16 Feb 2013

The BCRA1 gene patent case

Submitted by Troy Rollo

Cancer Voices Australia v Myriad Genetics [2013] FCA 65 (Nicholas J)

This was a challenge to the patent on the BCRA1 breast and ovarian cancer disposing gene (or specified mutant forms of it). The sole ground for challenge was that the claims in the patent were alleged not to be a “manner of manufacture” within the meaning of the Statute of Monopolies. The reference from the statute is as follows:

...the sole working or makinge of any manner of new manufactures within this realme to the true and first inventor and inventors of such manufactures,

Therefore “manner” means not “method”, but “kind” or “category”, and “manufacture” is used as a noun, not a verb, to refer to either the thing made (“by the hand” of a person), or the process used to make it. This assists in understanding the relevance of the “machine or transformation” test. It is commonly said (including in this decision at [79]) that the original meaning of the phrase has been replaced by the development of the case law, and the Court here followed NRDC v Commissioner of Patents, which found that any artificially induced state of affairs with a discernible effect, and utility in a field of economic endeavour, can constitute a manner or kind of manufacture (at [88]).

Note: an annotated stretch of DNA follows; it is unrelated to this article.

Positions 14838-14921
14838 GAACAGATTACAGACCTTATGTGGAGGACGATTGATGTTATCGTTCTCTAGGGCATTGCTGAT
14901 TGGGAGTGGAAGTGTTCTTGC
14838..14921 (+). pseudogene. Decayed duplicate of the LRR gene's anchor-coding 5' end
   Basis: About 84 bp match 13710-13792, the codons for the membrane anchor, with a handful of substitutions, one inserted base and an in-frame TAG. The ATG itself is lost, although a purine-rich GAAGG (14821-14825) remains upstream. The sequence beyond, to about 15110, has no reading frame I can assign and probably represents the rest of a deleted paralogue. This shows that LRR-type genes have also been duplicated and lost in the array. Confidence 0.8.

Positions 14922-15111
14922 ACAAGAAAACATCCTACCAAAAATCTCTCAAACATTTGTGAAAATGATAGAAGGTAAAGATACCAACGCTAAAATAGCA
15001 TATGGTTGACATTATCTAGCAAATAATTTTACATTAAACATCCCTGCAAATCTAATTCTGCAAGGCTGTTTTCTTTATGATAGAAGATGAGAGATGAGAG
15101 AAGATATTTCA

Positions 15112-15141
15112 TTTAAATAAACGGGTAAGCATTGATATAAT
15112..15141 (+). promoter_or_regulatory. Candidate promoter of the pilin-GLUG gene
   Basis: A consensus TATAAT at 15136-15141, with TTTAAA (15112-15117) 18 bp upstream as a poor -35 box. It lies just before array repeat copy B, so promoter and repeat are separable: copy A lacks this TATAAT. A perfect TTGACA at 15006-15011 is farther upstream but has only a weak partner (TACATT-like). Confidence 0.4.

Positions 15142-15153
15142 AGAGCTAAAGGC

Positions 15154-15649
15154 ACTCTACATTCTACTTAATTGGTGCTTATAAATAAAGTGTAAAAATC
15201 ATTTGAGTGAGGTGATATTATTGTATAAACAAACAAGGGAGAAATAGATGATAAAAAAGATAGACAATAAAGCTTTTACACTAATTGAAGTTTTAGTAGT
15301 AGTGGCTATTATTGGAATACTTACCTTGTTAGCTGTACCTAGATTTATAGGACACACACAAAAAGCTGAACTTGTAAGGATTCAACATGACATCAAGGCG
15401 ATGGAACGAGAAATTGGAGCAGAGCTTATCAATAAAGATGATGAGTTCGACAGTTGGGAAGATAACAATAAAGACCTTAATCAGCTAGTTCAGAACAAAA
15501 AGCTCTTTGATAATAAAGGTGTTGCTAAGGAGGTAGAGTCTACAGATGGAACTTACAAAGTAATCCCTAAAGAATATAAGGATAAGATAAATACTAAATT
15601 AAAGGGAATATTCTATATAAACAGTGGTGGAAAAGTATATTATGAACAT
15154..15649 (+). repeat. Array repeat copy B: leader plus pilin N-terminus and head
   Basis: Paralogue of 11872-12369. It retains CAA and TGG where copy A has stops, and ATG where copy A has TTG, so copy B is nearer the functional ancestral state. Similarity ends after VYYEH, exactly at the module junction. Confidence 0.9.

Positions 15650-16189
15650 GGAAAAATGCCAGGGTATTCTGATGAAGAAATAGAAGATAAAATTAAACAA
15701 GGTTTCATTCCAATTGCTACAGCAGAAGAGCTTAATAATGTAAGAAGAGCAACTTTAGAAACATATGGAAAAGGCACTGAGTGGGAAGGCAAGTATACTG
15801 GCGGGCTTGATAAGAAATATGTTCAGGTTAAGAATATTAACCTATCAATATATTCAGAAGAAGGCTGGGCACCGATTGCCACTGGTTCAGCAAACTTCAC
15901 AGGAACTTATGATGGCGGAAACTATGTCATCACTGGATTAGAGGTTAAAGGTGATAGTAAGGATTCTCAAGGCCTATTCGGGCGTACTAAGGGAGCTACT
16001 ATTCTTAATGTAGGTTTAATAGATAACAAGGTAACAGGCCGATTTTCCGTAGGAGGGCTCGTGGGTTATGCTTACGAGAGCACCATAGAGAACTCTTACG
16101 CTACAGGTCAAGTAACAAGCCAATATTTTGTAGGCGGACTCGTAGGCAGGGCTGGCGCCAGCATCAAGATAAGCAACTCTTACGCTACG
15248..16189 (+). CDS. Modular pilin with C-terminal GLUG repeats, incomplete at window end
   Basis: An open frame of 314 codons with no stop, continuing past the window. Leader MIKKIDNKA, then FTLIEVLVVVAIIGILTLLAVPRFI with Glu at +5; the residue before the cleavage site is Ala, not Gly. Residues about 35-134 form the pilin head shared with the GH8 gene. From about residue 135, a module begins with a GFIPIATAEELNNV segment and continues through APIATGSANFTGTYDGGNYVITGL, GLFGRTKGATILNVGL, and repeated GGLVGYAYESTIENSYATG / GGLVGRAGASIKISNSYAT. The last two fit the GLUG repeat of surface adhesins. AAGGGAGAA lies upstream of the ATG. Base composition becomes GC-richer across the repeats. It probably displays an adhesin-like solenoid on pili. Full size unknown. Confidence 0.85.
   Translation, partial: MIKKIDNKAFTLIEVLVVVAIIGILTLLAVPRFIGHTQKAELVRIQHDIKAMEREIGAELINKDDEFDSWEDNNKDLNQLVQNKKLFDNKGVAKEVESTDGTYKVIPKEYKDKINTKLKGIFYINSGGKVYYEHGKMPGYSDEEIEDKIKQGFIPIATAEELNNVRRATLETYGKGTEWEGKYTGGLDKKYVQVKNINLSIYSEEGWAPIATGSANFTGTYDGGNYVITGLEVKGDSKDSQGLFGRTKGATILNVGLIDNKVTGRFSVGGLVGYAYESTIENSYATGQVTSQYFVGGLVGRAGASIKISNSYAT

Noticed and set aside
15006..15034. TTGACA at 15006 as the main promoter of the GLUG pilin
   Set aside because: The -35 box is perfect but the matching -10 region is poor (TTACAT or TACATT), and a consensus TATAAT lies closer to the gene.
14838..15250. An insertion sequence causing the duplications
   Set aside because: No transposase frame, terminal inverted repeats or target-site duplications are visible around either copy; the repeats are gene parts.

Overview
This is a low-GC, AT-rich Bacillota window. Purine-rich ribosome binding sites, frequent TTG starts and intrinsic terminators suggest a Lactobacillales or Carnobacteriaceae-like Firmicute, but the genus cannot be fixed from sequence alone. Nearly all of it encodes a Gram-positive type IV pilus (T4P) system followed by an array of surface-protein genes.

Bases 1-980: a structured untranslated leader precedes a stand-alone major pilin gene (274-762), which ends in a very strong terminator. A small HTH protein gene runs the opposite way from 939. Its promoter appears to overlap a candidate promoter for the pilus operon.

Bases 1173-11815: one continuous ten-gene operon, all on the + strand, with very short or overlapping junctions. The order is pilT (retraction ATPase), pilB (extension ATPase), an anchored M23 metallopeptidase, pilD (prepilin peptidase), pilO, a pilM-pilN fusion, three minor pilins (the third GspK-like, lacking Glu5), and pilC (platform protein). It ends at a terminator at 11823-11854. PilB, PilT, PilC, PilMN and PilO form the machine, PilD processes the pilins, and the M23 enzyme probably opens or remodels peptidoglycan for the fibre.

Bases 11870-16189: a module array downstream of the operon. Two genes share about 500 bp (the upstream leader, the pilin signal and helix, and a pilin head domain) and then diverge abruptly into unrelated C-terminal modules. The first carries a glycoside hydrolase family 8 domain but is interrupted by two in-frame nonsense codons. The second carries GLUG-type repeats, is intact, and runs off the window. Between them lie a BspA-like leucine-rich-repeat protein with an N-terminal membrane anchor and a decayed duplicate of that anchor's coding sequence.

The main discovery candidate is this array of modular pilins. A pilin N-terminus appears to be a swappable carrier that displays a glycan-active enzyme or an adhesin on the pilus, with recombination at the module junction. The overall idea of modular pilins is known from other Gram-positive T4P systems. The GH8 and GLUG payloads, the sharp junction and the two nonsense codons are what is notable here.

The claims in the patent are not for the gene in place in the human chromosome ([76]-[77]), but for separating it out or “isolating” it. Once it is separated out from the chromosome, what has been created is something different – a thing made by the hand. That thing, and the process for making it, are clearly manufactures. It follows that, given that was the only ground for the challenge, the challenge had to fail.

This says nothing about the questions of novelty and inventive step, which were not put in issue.